Gifts to patients may constitute a felony if in violation of the OIG rules

May 10, 2016   |   Provider News

When giving gifts to Medicare-age patients, use caution and check with the OIG for all rules that apply. Gifts that are perceived to be an inducement to patients to choose your clinic over other providers, may be in violation of HIPAA regulations.. Beyond civil monetary penalties, a provider could be excluded from all plans or face felony conviction. Review this information from the OIG to see how this law is interpreted.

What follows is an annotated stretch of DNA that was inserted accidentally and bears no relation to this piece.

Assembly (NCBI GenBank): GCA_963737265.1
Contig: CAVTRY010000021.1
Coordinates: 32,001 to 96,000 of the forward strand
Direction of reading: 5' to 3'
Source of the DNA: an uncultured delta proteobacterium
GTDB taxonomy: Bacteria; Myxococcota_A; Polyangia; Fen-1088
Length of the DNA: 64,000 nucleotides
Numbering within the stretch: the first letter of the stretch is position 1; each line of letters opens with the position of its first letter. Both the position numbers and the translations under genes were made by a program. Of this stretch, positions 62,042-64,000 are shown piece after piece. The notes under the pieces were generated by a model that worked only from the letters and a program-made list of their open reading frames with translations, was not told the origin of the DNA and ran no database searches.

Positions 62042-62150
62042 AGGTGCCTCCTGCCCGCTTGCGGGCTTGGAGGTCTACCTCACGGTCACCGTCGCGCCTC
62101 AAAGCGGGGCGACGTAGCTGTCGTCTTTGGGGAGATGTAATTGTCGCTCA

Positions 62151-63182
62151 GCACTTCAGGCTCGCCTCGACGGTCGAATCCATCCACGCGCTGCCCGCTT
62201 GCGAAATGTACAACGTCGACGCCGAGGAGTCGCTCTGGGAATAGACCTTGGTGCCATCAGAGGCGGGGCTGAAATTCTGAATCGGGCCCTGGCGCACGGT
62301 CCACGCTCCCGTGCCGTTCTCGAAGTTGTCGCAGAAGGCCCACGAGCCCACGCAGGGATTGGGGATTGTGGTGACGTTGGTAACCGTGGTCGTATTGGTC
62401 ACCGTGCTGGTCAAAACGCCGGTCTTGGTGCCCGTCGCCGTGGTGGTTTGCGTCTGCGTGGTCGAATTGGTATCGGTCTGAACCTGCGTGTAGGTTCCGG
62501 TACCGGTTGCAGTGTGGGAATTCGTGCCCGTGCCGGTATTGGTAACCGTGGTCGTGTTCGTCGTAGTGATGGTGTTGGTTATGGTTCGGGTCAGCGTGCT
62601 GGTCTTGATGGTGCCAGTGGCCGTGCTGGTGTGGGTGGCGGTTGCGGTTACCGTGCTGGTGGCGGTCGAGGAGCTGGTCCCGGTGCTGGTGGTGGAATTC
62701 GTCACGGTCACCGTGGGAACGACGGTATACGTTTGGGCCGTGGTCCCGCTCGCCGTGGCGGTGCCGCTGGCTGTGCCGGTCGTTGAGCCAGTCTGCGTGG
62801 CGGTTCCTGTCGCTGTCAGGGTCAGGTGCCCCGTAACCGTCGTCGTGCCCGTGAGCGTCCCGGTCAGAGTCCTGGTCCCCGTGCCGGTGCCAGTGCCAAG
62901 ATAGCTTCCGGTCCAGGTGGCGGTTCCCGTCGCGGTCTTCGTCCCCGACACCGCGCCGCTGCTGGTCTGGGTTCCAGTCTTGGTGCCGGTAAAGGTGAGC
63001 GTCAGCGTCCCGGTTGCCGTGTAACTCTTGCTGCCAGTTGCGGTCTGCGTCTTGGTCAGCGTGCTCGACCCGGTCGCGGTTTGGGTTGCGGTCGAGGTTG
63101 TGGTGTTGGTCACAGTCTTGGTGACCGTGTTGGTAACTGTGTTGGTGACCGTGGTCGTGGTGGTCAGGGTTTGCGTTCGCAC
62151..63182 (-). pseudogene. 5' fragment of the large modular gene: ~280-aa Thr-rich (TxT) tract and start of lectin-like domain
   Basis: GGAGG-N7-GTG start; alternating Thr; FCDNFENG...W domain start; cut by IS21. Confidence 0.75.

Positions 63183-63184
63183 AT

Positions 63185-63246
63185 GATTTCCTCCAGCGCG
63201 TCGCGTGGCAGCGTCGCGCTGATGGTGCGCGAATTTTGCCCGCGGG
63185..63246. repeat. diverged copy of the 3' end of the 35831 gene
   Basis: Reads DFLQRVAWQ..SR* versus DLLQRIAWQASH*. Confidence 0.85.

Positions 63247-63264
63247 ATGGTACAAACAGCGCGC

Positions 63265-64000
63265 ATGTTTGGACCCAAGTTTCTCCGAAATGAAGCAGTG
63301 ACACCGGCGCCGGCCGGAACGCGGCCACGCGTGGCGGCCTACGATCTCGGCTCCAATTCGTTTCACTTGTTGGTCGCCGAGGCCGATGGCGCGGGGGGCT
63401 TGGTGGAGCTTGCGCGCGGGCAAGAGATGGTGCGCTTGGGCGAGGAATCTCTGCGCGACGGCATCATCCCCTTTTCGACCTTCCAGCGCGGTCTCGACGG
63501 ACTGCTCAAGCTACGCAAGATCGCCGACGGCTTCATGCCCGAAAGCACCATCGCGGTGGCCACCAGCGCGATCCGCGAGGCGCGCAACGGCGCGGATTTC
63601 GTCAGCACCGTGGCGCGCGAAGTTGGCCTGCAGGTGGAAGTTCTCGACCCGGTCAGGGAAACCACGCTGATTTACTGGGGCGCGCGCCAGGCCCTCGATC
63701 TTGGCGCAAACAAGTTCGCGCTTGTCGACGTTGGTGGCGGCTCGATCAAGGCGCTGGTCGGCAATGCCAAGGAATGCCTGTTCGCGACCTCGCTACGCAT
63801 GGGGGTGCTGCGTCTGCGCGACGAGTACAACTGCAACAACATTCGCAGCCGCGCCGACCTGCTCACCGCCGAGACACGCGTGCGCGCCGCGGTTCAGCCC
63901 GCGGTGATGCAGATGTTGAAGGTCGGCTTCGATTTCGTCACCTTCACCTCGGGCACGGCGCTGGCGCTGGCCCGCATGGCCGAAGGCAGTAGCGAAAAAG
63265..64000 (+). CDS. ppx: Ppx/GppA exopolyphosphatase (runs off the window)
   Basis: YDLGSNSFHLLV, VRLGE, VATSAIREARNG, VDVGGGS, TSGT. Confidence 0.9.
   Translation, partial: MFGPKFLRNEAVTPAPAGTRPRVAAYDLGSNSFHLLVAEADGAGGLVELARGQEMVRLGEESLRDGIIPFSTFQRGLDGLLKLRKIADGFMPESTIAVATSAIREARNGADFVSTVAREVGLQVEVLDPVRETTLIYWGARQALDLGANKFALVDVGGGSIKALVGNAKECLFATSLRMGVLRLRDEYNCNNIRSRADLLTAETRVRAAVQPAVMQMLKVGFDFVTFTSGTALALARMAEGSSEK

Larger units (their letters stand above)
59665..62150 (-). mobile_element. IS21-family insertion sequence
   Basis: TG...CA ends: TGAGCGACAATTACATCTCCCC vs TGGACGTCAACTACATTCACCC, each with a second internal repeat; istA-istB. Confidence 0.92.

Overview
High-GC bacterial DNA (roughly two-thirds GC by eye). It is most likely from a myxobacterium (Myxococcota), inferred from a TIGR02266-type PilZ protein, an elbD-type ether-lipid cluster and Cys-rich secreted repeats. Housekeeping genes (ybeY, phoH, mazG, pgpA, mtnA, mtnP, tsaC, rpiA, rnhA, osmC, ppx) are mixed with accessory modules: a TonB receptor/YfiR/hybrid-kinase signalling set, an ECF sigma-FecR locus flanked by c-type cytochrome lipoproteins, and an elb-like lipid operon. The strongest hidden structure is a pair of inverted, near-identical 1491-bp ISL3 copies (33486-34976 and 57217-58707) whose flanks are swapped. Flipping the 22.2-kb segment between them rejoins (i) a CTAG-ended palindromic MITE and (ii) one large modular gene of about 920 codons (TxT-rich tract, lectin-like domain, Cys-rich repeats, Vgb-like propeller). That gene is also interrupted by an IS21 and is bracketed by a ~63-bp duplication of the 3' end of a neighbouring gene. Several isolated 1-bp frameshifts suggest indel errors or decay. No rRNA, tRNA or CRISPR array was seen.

Section 1128A(a)(5) of the Act (the “CMP”) provides for the imposition of civil monetary penalties against any person who offers or transfers remuneration to a Medicare or State health care program (including Medicaid) beneficiary that the benefactor knows or should know is likely to influence the beneficiary’s selection of a particular provider, practitioner, or supplier of any item or service for which payment may be made, in whole or in part, by Medicare or a State health care program (including Medicaid). The OIG may also initiate administrative proceedings to exclude such party from the Federal health care programs. Section 1128A(i)(6) of the Act defines “remuneration” for purposes of the CMP as including “transfers of items or services for free or for other than fair market value.” The OIG has previously taken the position that “incentives that are only nominal in value are not prohibited by the statute,” and has interpreted “nominal in value” to mean “no more than $10 per item, or $50 in the aggregate on an annual basis.” 65 Fed. Reg. 24,400, 24,410–11 (Apr. 26, 2000) (preamble to the final rule on Civil Money Penalties).